CHAPTER I. THE SIGNAL. About fifty years have elapsed since King Clotaire had his son Chram burned alive together with the latter's wife and daughters. Let us forget the spectacle of desolation that conquered Gaul continues to present under the descendants of Clovis for the last fifty years, and rest our eyes upon the Valley of Charolles. Oh, the fathers of the happy inhabitants who people that corner of the land did not bend their necks under... more...

CHAPTER I. AMAEL AND VORTIGERN. Towards the commencement of the month of November of the year 811, a numerous cavalcade was one afternoon wending its way to the city of Aix-la-Chapelle, the capital of the Empire of Charles the Great—an Empire that had been so rapidly increased by rapidly succeeding conquests over Germany, Saxony, Bavaria, Bohemia, Hungary, Italy and Spain, that Gaul, as formerly during the days of the Roman Emperors, was... more...

INTRODUCTION. I, Schanvoch, a descendant of Joel, the brenn of the tribe of Karnak; I, Schanvoch, now a freeman, thanks to the valor of my father Ralf and the bold Gallic insurrections that continued unabated from century to century; I, Schanvoch, write the following narrative two hundred and sixty-four years after my ancestress Genevieve, the wife of Fergan, witnessed in Judea the death of the poor carpenter Jesus of Nazareth. I write the... more...

CHAPTER I.ROTHBERT, COUNT OF PARIS. The house of Master Eidiol, the dean of the Skippers' or Mariners' Guild of Paris, was situated not far from the port of St. Landry and of the ramparts of that part of the town that is known as the Cite, which is bathed by the two branches of the Seine, and is flanked with towers at the entrance of the large and the small bridge, its only means of access from the suburban portions of the larger Paris. No one... more...

THE ORCHARD OF MARPHISE. What I here have to narrate occurs towards evening on a beautiful autumn day, in the orchard of Marphise, the noble Lady of Ariol. The orchard, which lies in the close vicinity of the ramparts of the city of Blois, is surrounded by a high wall, crowned by a hedge of yoke-elm. A handsome summer-pavilion rises in the middle of the garden. The trees are numerous, and their fruit-laden branches are ingeniously intertwined... more...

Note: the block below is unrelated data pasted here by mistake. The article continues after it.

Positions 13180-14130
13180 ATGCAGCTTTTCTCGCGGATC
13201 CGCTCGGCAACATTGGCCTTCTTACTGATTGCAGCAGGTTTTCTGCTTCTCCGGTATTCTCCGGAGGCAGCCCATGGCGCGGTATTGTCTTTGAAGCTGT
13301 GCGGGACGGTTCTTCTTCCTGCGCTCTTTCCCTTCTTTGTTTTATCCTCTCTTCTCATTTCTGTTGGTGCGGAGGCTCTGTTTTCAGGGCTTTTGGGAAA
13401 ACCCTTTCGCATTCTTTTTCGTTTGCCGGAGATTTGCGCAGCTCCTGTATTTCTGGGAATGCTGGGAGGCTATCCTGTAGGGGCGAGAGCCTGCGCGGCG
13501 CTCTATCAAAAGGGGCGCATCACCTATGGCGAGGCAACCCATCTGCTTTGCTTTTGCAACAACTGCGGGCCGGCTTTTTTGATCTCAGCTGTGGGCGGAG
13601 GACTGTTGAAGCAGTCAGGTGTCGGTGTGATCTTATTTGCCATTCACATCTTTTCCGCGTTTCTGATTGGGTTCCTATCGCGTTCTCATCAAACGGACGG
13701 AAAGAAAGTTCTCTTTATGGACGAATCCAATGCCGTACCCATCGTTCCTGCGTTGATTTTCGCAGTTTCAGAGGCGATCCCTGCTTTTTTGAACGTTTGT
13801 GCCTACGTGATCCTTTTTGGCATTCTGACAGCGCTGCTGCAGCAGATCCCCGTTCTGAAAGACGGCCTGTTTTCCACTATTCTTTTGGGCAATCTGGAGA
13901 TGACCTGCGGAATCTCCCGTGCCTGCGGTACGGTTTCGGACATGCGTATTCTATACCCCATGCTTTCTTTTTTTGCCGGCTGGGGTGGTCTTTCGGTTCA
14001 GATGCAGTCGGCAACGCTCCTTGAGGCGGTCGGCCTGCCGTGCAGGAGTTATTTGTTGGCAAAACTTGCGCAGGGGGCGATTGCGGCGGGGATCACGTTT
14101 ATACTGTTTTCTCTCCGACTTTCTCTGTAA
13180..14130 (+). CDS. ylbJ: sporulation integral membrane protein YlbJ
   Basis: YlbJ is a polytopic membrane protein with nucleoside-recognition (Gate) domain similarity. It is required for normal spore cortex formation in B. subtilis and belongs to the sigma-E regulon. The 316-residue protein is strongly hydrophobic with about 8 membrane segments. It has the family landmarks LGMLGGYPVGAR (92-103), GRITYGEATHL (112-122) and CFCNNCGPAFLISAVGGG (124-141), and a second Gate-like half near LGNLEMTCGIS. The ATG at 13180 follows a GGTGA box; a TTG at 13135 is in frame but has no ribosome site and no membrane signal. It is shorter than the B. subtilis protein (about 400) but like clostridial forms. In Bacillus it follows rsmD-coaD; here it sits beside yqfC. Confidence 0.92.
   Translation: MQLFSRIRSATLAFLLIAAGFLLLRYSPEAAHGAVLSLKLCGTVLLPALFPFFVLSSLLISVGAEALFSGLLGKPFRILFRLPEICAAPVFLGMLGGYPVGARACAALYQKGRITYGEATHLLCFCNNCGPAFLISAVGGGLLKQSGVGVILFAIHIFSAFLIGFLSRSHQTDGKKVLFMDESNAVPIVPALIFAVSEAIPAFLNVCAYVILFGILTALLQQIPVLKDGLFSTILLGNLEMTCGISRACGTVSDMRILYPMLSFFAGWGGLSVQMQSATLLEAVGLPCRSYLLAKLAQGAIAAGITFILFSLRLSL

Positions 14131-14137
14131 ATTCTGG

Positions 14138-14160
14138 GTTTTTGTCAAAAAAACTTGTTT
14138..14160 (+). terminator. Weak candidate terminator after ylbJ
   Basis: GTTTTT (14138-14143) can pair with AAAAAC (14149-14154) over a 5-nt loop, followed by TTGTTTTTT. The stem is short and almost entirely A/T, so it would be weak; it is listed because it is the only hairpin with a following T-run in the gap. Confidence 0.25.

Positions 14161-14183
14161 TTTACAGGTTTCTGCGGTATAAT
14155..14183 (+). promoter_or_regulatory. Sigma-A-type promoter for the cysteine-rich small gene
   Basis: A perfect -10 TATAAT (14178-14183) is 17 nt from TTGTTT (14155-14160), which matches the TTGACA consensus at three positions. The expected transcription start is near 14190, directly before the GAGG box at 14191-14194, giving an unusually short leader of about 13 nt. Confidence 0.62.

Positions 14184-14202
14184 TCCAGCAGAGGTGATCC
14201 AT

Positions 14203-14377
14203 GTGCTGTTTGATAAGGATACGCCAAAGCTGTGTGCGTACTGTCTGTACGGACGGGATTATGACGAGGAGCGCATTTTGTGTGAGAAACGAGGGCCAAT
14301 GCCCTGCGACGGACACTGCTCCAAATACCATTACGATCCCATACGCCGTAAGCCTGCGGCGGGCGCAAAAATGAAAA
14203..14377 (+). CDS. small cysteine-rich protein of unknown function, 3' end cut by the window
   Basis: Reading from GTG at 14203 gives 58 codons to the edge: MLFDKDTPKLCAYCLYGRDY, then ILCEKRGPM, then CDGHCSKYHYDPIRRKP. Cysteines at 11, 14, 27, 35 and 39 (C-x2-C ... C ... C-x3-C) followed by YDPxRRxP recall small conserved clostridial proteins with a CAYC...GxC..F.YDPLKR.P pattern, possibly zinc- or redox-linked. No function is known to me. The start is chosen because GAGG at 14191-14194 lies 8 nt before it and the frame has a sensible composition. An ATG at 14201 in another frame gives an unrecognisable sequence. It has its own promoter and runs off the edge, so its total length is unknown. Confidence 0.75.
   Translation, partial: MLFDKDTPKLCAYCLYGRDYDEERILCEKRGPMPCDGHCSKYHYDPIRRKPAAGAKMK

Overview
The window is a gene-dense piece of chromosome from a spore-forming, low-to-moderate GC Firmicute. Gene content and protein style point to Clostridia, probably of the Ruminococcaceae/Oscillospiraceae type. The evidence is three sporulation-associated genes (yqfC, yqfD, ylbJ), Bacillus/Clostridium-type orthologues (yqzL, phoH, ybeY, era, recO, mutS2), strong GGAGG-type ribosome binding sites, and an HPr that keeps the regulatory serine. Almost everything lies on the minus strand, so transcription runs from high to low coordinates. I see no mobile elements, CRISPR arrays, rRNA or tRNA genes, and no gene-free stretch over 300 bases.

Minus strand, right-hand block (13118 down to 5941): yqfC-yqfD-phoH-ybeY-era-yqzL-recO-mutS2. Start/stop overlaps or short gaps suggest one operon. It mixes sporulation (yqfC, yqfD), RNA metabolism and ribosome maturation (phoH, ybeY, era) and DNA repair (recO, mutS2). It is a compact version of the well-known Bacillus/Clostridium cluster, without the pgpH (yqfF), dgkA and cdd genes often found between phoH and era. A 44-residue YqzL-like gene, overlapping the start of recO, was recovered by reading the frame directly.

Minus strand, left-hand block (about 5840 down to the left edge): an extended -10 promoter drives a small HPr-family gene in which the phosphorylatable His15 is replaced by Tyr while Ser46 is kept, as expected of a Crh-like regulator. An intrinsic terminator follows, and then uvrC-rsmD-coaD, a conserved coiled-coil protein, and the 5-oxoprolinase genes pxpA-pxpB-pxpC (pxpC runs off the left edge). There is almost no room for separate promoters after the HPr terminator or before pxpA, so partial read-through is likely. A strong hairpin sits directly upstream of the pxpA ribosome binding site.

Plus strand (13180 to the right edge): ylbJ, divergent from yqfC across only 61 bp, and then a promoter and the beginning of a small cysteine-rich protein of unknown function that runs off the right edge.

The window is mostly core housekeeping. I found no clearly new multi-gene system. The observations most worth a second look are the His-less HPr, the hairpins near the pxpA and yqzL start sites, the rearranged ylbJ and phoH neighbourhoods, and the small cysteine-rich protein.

CHAPTER I.THE TAVERN OF ALISON THE HUFFY. On a Sunday, towards the end of the month of October of 1356, a great stir was noticeable since early morning in the little town of Nointel, situated a few leagues from the city of Beauvais, in the department of Beauvoisis. The tavern of Alison the Huffy—so nicknamed from her hot temper, although she was a good woman—was rapidly filling with artisans, villeins and serfs who came to wait for the hour... more...

CHAPTER I.THE SERFS OF PLOUERNEL. The day touched its close. The autumn sun cast its last rays upon one of the villages of the seigniory of Plouernel. A large number of partly demolished houses bore testimony to having been recently set on fire during one of the wars, frequent during the eleventh century, between the feudal lords of France. The walls of the huts of the village, built in pise, or of stones held together with clayish earth, were... more...

CHAPTER I. It was about the fifteenth year of the reign of the Emperor Tiberius that I, Genevieve, a slave of Aurelia, the wife of a Roman named Gremion and located in Marseilles, departed from Marseilles with my mistress and her husband for Judea. The dominion of the Romans, at that period, extended from one end of the world to the other. Judea had submitted to them, as a dependence of the province of Syria, governed by a magistrate from Rome.... more...

CHAPTER I.NARBONNE. Cruel intestine wars between the descendants of the Frankish conquerors were devastating Gaul when the Arab invasion took place in 719. The invaders poured down from the Pyrenees and drove back or subjugated the Visigoths. The exchange of masters was almost a gain to the inhabitants of the region. The conquerors from the south were more civilized than those from the north. Many of the Gauls,—either freemen, or colonists... more...